cgcody — 2012-08-10T19:58:28-04:00 — #1
I'm not joking. This site is amazing!
lingscars(dot)com (NOTE: I'm not an affiliate, nor am I trying to promote the site. I do have a valuable point to make here.)
Ok, now that you're wondering what it is that I'm smoking, read on, because there is something to be learned here...
I came across this site a while back on another forum in which the members were having a go at this "horribly designed" website. Ling caught wind of the forum thread, and signed to the forum in order to set the record straight. This prompted me to do a little digging of my own. It turns out she's not lying on her website where it says, "You can trust me! ... In 2012 I'll rent over £50 million of cars". I was surprised to have a bit of an "aha!" moment while looking into this, because as a designer I want to attract people with attractive designs. However, there's a whole other dimension of attraction I never even considered.
It all has to do with psychology. The site is, without a doubt, hideous. But it's because of that fact that it get's noticed (this thread is proof). So people go check the site out for themselves. They may be pointing and laughing, but what they don't realize is that Ling has their full attention. Out of shear curiosity they start exploring the site (which is jam packed with hidden easter eggs, some of which hint at the fact that the site's creators actually DO have a professional and experienced skill set.) While exploring the site, people will come to find that Ling and her website are bursting with personality, a trait that is sorely missing from most websites. In short, the combination of shock value, personality, and hilariously obvious advertising propaganda techniques, actually make for a very trustworthy and lucrative business. And while I don't think that we should all go out and make crappy looking websites, there is definitely something to be said about not relying solely on the aesthetic aspect of a website to attract potential customers.
Here's an interesting video if you'd like to learn more:
victorinox — 2012-08-12T07:08:57-04:00 — #2
Ling's hyper-kitsch site demonstrates that avoiding generic and fashionable design concepts can pay off. It's clear she has a lot of fun with the site, and the way in which it projects her personality is the key to its success - the wacky aesthetic wouldn't be enough on it's own. As a one-off it's great, but I hope it'll not lead to a rash of clones.
andygambles — 2012-08-12T07:46:34-04:00 — #3
Ling will be coming to Scarborough UK on 16 January 2013 to talk about her website, marketing and business. Sign up to the newsletter for details of when tickets go on sale http://digital-scarborough.co.uk/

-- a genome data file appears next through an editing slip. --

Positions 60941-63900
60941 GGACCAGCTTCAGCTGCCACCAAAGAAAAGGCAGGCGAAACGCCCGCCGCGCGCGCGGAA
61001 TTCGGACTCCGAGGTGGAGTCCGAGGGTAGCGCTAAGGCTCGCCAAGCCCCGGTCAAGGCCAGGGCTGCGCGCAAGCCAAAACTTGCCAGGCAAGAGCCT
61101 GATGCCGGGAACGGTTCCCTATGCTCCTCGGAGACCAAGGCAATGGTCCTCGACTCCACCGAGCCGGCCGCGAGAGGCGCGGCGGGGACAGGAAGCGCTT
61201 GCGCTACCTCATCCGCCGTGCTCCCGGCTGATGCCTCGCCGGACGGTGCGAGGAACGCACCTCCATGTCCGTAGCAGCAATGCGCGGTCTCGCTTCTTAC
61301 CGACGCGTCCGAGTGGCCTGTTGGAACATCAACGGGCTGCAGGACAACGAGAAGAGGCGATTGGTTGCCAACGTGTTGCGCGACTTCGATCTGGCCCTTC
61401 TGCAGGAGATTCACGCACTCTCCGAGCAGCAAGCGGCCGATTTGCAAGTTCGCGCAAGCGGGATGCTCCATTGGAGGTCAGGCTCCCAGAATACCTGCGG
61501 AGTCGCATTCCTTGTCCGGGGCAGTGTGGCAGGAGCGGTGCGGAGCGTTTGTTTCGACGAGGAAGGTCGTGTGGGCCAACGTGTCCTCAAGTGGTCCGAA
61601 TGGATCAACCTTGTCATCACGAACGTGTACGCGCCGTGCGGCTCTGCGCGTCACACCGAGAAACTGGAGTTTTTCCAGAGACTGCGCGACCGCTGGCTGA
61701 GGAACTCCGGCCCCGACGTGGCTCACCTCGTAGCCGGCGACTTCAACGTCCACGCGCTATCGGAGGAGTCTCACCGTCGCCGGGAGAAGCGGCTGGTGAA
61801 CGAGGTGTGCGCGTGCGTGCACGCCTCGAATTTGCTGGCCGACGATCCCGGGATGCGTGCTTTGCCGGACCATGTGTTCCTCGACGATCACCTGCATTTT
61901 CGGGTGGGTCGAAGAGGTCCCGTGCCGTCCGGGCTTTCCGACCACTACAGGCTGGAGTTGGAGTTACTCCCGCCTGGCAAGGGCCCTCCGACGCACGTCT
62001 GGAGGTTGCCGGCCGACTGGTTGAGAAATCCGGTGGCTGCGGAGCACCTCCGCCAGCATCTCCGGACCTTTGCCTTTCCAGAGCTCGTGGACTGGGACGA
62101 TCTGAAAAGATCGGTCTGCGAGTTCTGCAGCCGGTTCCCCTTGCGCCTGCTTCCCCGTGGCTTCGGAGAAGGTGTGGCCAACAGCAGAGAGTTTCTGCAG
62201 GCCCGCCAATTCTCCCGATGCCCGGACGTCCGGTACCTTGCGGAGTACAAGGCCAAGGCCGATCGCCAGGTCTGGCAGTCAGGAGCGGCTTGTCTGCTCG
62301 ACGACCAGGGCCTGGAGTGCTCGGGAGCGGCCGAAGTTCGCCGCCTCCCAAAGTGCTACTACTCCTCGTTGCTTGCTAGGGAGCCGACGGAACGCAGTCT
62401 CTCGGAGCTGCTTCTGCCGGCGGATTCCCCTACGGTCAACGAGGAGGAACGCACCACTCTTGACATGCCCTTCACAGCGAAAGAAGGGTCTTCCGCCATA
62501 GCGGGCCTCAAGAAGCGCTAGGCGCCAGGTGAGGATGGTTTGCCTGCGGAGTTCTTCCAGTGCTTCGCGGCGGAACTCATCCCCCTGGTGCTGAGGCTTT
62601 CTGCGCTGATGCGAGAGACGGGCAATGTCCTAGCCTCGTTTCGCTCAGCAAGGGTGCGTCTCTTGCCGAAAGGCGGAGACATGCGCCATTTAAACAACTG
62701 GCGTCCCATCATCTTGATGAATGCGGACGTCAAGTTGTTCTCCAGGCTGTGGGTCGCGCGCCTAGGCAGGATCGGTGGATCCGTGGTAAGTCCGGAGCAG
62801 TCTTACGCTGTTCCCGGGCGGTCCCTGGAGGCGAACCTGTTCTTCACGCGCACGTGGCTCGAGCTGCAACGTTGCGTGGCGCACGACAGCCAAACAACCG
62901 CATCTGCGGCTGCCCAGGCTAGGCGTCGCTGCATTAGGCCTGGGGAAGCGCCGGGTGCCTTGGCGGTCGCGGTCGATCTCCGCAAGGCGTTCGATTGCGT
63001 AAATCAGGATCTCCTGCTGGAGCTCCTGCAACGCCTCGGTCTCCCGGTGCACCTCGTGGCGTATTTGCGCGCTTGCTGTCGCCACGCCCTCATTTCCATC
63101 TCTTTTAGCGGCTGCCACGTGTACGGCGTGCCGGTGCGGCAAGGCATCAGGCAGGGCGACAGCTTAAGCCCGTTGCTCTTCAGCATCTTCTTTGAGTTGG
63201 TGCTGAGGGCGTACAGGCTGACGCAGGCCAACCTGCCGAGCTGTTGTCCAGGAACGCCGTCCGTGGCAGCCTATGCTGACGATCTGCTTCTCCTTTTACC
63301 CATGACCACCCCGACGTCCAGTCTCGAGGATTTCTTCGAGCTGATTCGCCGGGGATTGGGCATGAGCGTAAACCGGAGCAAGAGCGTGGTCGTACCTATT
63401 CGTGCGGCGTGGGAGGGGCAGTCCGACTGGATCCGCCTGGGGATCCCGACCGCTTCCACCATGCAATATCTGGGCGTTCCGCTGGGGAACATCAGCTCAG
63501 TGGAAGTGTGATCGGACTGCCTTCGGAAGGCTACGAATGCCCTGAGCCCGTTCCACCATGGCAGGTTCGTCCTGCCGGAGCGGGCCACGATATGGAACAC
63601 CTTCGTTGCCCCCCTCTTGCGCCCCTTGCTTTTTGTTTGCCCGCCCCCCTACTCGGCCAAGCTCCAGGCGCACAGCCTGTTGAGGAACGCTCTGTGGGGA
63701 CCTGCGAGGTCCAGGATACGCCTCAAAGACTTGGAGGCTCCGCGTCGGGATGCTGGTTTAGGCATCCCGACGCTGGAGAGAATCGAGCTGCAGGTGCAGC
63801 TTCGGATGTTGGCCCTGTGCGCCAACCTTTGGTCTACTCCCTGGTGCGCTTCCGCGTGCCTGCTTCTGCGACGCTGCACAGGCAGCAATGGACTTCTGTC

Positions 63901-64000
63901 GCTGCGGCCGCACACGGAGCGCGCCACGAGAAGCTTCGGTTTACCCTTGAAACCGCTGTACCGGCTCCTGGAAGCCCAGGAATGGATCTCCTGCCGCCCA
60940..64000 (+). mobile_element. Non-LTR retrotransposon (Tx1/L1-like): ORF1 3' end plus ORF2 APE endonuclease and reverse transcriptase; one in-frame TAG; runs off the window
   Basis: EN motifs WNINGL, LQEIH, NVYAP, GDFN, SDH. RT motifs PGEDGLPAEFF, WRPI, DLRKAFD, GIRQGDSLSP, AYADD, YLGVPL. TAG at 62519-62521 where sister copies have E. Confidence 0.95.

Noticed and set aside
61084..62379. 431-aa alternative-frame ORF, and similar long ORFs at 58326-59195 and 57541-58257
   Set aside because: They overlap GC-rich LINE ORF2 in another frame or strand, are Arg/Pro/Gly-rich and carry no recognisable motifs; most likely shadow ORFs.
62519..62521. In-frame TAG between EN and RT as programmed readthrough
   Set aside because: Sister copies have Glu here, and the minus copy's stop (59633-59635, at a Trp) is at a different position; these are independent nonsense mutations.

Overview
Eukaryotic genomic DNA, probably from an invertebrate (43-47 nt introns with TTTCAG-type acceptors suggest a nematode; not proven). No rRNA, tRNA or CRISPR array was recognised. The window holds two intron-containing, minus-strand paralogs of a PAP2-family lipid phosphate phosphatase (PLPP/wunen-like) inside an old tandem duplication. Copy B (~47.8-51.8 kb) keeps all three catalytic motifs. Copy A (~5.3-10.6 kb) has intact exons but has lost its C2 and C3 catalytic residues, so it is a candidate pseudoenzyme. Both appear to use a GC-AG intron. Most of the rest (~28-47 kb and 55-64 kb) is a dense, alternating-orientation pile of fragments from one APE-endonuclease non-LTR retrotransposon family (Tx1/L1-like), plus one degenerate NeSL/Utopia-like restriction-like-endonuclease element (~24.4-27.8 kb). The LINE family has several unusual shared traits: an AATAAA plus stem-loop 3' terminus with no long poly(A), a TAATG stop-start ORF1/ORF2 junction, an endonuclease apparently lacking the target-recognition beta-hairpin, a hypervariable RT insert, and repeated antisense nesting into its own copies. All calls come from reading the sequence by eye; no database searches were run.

technobear — 2012-08-12T10:37:41-04:00 — #4
Depends of your definition of best, I suppose. In terms of marketing, I've no doubt it does well - although I wonder whether a site built on gimmicks is going to prosper long-term. However, anybody visiting the site from an office or library is unlikely to appreciate the auto-start music, and anybody with epilepsy and other neurological conditions is going to struggle to use a page full of flashing images. Good design has to include usability/accessibility, and I'd say this site falls far short there.
andygambles — 2012-08-12T13:08:20-04:00 — #5
Perhaps you should check the accessibility functions of the website. Might surprise you.
technobear — 2012-08-12T14:28:12-04:00 — #6
I'm not sure what you mean by that. Perhaps you could elaborate?
cgcody — 2012-08-12T23:55:03-04:00 — #7
@Victorinox ; Agreed! While her site makes a good point about injecting a little personality and uniqueness into a website, much of the concept would work just as well in an aesthetically pleasing (read: less insane) and more accessible site.
@TechnoBear ; There's an accessible version, but it's pretty much a mockery: lingscars.com/lingani.php
To paraphrase, Ling's response to the accessibility criticism is "I do have an accessible site... you know, for all those blind drivers..."
I know the visually impaired aren't the only handicapped people using the web, but she has a bit of a point, and it's a funny one.
oddz — 2012-08-13T00:10:01-04:00 — #8
She didn't have my curiosity. The site looks like utter and complete crap. Though, it is true that aesthetics play a very small role in a sites success. The business concept and marketing are what makes things great and well known.
Preaching to the choir…
cgcody — 2012-08-13T01:58:12-04:00 — #9
A choir that has a range of knowledge and level of experience. And the fact is that it IS easy for many designers (experienced ones included) to get side tracked on the aesthetic aspect of a site and neglect other important areas. That's the point I'm making with this thread. lingscars is a perfect example of this issue in reverse, yet she still manages to generate an astounding income.